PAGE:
The demands on modern neighborhood developments are becoming ever more sophisticated. Upscale neighborhoods, such as Europacity in Berlin, Europaviertel in Frankfurt and Hafencity in Hamburg, are no longer just residential areas. In these chic neighborhoods, developers are creating a harmonious balance of housing, work and leisure. For developers, it is therefore more important than ever before to have a detailed understanding of the requirements of their target groups.
Just 20 to 30 years ago, construction was almost exclusively targeted at local buyers and users. Today, developers are also increasingly designing new neighborhoods to cater to the needs of supra-regional and foreign target groups. Sophisticated modern buyers want upmarket fixtures, fittings and finishes. They want their homes, and their surroundings, to radiate quality of life.
In the German residential market, developers are increasingly recognizing that their developments need to integrate attractive amenities, such as community rooms and special services. Growing numbers of buyers and tenants appreciate the benefits of having a concierge on hand to accept packages, an exclusive in-house fitness studio or wellness center, a roof terrace that can be hired to stage events, and a whole host of other services that both save time and make life more comfortable.
What’s more, there has been a noticeable return to planning the ground floor areas of new developments to house commercial units. The trend for developing purely residential buildings finally seems to be over. Residents in modern, metropolitan neighborhoods recognize the advantages of a lovingly designed boutique or fine restaurant right on their doorsteps. In the latest neighborhood developments, it is also clear that residents want to live in the midst of attractive surroundings. Rather than packing as many buildings into an area as possible, architects and developers are creating green oases – open spaces that invite people to stroll and relax.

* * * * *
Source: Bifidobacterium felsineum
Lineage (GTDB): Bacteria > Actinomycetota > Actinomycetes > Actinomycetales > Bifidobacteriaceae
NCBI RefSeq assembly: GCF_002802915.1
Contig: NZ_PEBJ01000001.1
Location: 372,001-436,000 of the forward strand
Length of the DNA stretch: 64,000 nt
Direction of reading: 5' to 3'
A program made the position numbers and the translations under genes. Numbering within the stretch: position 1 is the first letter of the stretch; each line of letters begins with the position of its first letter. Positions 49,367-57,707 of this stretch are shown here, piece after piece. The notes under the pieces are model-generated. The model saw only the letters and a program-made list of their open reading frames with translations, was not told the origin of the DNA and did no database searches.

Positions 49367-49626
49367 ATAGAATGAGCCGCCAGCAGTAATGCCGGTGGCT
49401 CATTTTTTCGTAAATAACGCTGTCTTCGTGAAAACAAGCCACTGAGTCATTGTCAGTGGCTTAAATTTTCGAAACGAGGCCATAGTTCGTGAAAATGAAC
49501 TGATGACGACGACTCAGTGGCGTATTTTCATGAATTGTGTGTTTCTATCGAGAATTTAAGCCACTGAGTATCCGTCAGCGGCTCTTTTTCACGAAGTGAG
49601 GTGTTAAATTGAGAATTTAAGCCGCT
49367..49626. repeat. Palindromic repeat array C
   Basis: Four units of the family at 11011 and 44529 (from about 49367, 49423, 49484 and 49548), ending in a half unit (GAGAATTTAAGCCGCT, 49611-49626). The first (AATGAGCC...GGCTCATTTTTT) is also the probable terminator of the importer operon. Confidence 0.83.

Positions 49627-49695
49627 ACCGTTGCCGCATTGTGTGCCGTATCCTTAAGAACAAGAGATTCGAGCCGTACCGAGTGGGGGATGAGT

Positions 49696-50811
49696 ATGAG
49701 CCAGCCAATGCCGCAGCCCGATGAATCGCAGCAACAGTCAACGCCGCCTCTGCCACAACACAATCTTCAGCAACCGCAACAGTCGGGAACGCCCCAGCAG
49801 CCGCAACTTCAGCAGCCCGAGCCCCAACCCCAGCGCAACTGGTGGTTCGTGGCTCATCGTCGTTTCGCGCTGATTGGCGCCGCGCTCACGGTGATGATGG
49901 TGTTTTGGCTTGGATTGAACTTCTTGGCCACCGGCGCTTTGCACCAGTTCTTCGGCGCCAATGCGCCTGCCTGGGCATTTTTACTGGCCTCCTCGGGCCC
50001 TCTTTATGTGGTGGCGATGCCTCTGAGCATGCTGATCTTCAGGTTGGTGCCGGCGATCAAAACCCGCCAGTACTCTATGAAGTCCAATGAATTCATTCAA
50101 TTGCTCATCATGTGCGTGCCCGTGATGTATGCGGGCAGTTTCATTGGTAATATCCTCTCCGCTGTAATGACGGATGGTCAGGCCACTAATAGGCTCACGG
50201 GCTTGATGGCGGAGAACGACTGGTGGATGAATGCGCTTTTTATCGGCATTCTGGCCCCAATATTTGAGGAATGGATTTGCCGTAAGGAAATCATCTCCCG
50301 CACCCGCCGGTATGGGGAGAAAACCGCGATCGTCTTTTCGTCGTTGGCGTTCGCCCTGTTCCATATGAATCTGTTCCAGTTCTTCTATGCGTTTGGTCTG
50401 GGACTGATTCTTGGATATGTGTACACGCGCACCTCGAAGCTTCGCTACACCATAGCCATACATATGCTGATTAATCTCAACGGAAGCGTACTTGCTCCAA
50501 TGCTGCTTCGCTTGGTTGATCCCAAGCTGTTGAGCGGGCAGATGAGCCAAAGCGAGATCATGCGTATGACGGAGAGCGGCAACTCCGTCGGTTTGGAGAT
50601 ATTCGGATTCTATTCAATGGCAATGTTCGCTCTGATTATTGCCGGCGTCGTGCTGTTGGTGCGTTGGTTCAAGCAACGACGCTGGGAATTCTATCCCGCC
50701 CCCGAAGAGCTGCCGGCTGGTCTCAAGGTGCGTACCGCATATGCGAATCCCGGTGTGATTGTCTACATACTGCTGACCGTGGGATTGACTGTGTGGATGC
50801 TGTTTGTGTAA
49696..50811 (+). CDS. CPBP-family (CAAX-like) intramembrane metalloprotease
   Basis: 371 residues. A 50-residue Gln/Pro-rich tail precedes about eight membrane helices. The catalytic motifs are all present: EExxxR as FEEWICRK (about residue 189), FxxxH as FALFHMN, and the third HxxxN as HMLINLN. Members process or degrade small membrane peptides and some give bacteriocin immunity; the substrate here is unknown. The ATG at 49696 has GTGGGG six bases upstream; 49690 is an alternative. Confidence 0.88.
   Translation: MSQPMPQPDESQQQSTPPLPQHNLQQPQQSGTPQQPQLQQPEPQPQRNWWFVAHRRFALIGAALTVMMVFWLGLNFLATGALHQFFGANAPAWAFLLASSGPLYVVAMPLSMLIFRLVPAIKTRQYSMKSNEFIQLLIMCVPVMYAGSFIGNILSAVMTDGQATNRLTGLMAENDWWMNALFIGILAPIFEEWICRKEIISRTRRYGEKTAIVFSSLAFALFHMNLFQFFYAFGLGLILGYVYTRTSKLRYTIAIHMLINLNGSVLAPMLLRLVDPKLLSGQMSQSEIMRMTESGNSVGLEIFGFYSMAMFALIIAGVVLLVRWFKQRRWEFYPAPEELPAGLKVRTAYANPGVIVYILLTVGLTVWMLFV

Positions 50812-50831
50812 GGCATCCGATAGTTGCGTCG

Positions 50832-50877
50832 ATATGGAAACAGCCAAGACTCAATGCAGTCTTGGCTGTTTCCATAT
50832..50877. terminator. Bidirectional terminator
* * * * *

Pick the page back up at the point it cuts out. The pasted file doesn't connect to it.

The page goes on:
Lots of new neighborhoods are also being designed to create the perfect balance between residential and office buildings. As they strive for the ideal mix, neighborhood developers are devoting more and more attention to a location’s micro and macro qualities. How good are the connections to public transport, motorways and airports? How many major employers are there in the immediate area? Do residents even want to live closer to their offices?
Developers also need to know how many of their quarter’s residents will only be living in the neighborhood on a temporary basis, i.e. for the duration of projects they are working on in the area. For this specific (and potentially sizable) target group, it can make a lot of sense to offer furnished and serviced apartments. After all, compact, furnished apartments are the perfect way to combine the luxurious amenities of a hotel with the freedom and privacy of a more traditional rental apartment.
When it comes to creating appealing neighborhoods to attract sophisticated residents and companies, developers know that they need to invest time and resources in detailed location analysis. They also know precisely which apartments are going to appeal more to families, and which are better suited to commuters who only spend their weekdays in the city.
But all this does not only apply to the development of entire urban districts, but also to smaller residential areas, such as the Luisenpark in Berlin-Mitte: In this case, too, it was ensured that living and working can be combined in the best possible way: In the neighbourhood's own kindergarten, children can be looked after while working, and there is space for an office or similar in the commercial units on the ground floor.